JE: Well, I’m a bit of an enigma, even to myself. I started off as a serious academic and have a PhD in Geography, but quickly decided academia was not for me. I always wanted to be a writer and I could not see how a career teaching at a university and being forced to publish or perish could fit with my writing aspirations. I’m also a bit of a lone wolf. I like working on short-term projects, over which I have significant control, on my own, preferably in my house, in my pajamas, with the option to sneak out for a skate ski in the afternoon. So for the past sixteen years, I’ve worked as an independent consultant doing research, coordinating projects, and writing reports for multiple clients in the fields of sustainability and climate change. I started writing fiction seriously in 2007, and after having an agent and trying the traditional route for several years, published my first novel , A Pair of Docks, in 2013, which is a middle-grade science fiction fantasy. I have published two more since then—the second in my middle grade series, called A Quill Ladder, and a dystopian action adventure novel for adults, called In the Shadows of the Mosquito Constellation. Reversal will be my fourth novel. I also have published two short stories in anthologies—Synchronic and Tales from Pennsylvania.

My writing career thus far has been pretty fun, and I’m so glad I decided to go indie. I have had lots of amazing breaks and met lots of fantastic people. I’m still very much at the beginning of my career, but plan to ramp things up significantly in the coming year. I had just started two pretty major and intense consulting contracts in December 2013, which left very little time for writing over the past year. Those two projects will be done in March, and I’m really looking forward to focusing more on writing.

Reversal_FT_FINALWS: How did your involvement in AW come about?

JE: I had met Nick Cole and Michael Bunker through my involvement in Synchronic, which I was invited to join by my editor, David Gatewood, and got to know them a bit through the Facebook Launch Party and subsequent Facebook interactions. You know Michael and Nick—never a dull Facebook moment when they are around, beards and all. It’s sort of like working with Iceman and Maverick. And more importantly, they are both seriously great writers. Then I worked with them both in the Tales From Pennsylvania anthology. They asked me to join the AW crew and after doing some quick math in terms of whether I could generate the required word count to produce a complete novel by December, I gave them a resounding yes, and have been thrilled to be along for the ride ever since.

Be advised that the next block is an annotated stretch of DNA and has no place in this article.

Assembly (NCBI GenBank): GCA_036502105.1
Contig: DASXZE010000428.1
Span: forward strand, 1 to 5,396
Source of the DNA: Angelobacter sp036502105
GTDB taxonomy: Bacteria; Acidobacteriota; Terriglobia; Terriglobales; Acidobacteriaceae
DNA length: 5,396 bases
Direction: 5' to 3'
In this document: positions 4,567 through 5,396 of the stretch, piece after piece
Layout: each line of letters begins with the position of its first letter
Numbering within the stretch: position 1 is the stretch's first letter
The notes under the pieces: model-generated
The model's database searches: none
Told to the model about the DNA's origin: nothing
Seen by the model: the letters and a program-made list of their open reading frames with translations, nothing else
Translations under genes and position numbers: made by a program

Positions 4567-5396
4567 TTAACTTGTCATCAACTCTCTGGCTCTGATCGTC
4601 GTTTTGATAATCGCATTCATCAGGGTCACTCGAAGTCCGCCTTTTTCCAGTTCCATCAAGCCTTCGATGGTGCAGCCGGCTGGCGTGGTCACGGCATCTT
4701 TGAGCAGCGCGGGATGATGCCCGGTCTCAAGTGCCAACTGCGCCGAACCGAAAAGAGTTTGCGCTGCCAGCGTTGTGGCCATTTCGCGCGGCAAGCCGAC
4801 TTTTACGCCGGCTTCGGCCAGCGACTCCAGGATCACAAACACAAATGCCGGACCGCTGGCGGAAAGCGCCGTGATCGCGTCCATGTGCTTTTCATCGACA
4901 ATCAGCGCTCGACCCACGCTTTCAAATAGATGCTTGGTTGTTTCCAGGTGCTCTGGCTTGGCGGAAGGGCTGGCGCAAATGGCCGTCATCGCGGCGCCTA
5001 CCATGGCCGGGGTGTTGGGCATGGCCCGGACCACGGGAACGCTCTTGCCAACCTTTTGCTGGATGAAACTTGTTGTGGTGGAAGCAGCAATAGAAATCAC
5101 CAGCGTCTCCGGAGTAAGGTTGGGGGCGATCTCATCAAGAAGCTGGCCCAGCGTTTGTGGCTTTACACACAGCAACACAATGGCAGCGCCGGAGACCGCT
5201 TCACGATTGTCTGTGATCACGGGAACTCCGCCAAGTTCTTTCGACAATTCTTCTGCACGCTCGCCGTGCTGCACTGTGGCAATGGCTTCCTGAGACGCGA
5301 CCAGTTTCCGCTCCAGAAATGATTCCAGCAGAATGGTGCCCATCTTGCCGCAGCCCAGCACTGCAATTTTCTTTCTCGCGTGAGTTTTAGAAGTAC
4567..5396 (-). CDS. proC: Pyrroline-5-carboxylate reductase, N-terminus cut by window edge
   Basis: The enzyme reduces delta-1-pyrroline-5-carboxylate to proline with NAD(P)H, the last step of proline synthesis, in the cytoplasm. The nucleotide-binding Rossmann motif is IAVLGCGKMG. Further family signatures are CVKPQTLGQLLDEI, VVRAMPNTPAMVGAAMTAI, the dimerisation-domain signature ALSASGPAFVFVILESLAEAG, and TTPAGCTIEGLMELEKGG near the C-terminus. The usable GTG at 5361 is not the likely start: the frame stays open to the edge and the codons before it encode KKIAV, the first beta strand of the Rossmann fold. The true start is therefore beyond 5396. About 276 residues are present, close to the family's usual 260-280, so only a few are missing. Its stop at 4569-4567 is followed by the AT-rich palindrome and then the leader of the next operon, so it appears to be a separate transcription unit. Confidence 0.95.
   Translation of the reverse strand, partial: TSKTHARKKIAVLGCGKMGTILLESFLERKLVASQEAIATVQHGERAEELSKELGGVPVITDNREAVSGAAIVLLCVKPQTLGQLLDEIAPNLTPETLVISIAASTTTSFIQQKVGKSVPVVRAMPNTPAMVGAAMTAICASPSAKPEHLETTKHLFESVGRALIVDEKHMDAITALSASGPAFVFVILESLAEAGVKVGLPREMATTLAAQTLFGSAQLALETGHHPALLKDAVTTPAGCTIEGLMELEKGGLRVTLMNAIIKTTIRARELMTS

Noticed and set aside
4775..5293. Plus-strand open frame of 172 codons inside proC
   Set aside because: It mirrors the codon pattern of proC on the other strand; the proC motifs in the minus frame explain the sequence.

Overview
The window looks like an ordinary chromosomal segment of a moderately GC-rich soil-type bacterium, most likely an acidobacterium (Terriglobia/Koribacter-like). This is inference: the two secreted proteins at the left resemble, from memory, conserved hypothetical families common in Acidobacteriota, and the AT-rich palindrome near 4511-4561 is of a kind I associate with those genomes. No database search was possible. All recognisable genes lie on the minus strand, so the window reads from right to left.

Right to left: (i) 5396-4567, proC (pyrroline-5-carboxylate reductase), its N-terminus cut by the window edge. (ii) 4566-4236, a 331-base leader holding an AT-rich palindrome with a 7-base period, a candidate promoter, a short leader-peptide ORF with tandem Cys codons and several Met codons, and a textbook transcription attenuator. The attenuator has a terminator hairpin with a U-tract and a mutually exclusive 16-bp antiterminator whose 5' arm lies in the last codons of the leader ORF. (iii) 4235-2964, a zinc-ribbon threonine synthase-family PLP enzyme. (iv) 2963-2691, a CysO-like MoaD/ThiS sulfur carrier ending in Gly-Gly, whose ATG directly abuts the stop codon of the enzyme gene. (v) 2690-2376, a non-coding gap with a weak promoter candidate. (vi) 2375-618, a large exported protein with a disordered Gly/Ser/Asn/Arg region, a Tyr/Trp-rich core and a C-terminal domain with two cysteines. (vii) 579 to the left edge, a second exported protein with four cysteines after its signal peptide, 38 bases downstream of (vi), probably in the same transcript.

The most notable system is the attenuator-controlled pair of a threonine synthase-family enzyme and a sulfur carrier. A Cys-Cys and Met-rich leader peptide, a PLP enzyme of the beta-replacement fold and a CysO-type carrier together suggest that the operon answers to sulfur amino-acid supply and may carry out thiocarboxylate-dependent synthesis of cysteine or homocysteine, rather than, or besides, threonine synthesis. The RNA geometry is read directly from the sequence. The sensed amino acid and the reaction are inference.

WS: What inspired your story Reversal?

JE: Well, I am Canadian, so I wanted to do something with a bit of a Canadian and snowy spin. I also have friends who have done Arctic research and I thought the Ellesmere Island setting offered a lot of scope to do something a bit different than what the others were doing. Also, since I do have a background in climate change and geography, I wanted to take more of a geomorphological and environmental approach to the apocalypse with pole reversal, solar flares, super volcanoes and methane-venting craters. I’ve always been interested in the different theories of mass extinction and what from an environmental perspective might finally do us in.

WS: One aspect I was impressed with was the authenticity. Do you have a background in Arctic research?

JE: Thanks so much. No, I don’t have a background in Arctic research. But I did hang out with people who did do northern research in grad school and heard a lot of their stories, mostly about not being able to shower for 45 days. I also spend a lot of time in a snowy climate, as I live in a ski town. We have bears in town and our yard routinely. Regular black bears of course, but I am accustomed to thinking about bears every time I go out for a run in the summer. I also did a research paper on penguins in university, and when I started writing Reversal, I had just finished reading a book about Shackleton’s voyage to the Antarctic. Pulling the rest together was just pure straight research, which I am pretty used to doing.

WS: What’s it been being a part of the initial AW team?

JE: The best! They are such a great group and have been fantastic to work with. It has also been super exciting to be part of something that is such a revolution in publishing. But it has also been a bit nerve-wracking because of course I wanted to make sure my novel measured up to Nick’s and Michael’s and the other two launch books by Chris Pourteau and E.E. Giorgi.

WS: How about that Corley cover?

JE; I love it. He is a pro and totally worked with me to develop the elements that I wanted to include. It was great fun to be able to imagine what my characters looked like and how I saw the various settings and be able to send him links and have him just produce them with his pencil. That is true talent.

WS: Any hints on your next book?

JE: My next Apocalypse Weird book will be called Undercurrent. Sasha will carry on to the Falkland Islands in search of Murphy and Soren, and then back to the Arctic to retrieve the green folder with the mysterious coordinates with the help of Gregor, who has uncovered some information regarding the polar bear tags. They will encounter more than they bargained for, and discover that all magnetic roads lead to Mount Asgard on Baffin Island, the Deccan Traps in India, Parhump, Nevada and the year 1974. That is of course, assuming I get to write it, because that is not a given in the Apocalypse Weird world, as readers have to connect with my writing and characters, so if you want more Polar Wyrd, make sure you leave a review for Reversal.